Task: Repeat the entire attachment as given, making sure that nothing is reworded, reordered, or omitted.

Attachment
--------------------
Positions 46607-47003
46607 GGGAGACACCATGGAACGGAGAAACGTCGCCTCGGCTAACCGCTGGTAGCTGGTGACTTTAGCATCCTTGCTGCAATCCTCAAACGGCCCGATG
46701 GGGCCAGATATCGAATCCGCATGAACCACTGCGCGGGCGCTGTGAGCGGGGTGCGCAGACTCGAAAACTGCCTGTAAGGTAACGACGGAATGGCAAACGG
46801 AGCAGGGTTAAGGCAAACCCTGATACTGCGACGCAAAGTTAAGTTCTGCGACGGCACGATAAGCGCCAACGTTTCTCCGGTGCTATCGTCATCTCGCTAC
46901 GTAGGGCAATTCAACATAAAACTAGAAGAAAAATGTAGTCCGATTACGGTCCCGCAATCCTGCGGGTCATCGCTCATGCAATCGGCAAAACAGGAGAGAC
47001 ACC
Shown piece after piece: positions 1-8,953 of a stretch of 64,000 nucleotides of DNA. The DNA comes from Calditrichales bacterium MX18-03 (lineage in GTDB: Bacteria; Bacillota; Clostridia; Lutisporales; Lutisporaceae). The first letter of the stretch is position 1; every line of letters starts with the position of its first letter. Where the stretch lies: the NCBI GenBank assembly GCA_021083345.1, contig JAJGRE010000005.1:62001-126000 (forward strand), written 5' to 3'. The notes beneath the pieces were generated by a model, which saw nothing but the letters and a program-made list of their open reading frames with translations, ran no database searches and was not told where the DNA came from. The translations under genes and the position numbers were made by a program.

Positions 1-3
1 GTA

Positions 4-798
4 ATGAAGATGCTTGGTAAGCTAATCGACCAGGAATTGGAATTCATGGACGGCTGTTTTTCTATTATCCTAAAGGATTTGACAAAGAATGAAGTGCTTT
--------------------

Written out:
Positions 46607-47003
46607 GGGAGACACCATGGAACGGAGAAACGTCGCCTCGGCTAACCGCTGGTAGCTGGTGACTTTAGCATCCTTGCTGCAATCCTCAAACGGCCCGATG
46701 GGGCCAGATATCGAATCCGCATGAACCACTGCGCGGGCGCTGTGAGCGGGGTGCGCAGACTCGAAAACTGCCTGTAAGGTAACGACGGAATGGCAAACGG
46801 AGCAGGGTTAAGGCAAACCCTGATACTGCGACGCAAAGTTAAGTTCTGCGACGGCACGATAAGCGCCAACGTTTCTCCGGTGCTATCGTCATCTCGCTAC
46901 GTAGGGCAATTCAACATAAAACTAGAAGAAAAATGTAGTCCGATTACGGTCCCGCAATCCTGCGGGTCATCGCTCATGCAATCGGCAAAACAGGAGAGAC
47001 ACC
Shown piece after piece: positions 1-8,953 of a stretch of 64,000 nucleotides of DNA. The DNA comes from Calditrichales bacterium MX18-03 (lineage in GTDB: Bacteria; Bacillota; Clostridia; Lutisporales; Lutisporaceae). The first letter of the stretch is position 1; every line of letters starts with the position of its first letter. Where the stretch lies: the NCBI GenBank assembly GCA_021083345.1, contig JAJGRE010000005.1:62001-126000 (forward strand), written 5' to 3'. The notes beneath the pieces were generated by a model, which saw nothing but the letters and a program-made list of their open reading frames with translations, ran no database searches and was not told where the DNA came from. The translations under genes and the position numbers were made by a program.

Positions 1-3
1 GTA

Positions 4-798
4 ATGAAGATGCTTGGTAAGCTAATCGACCAGGAATTGGAATTCATGGACGGCTGTTTTTCTATTATCCTAAAGGATTTGACAAAGAATGAAGTGCTTT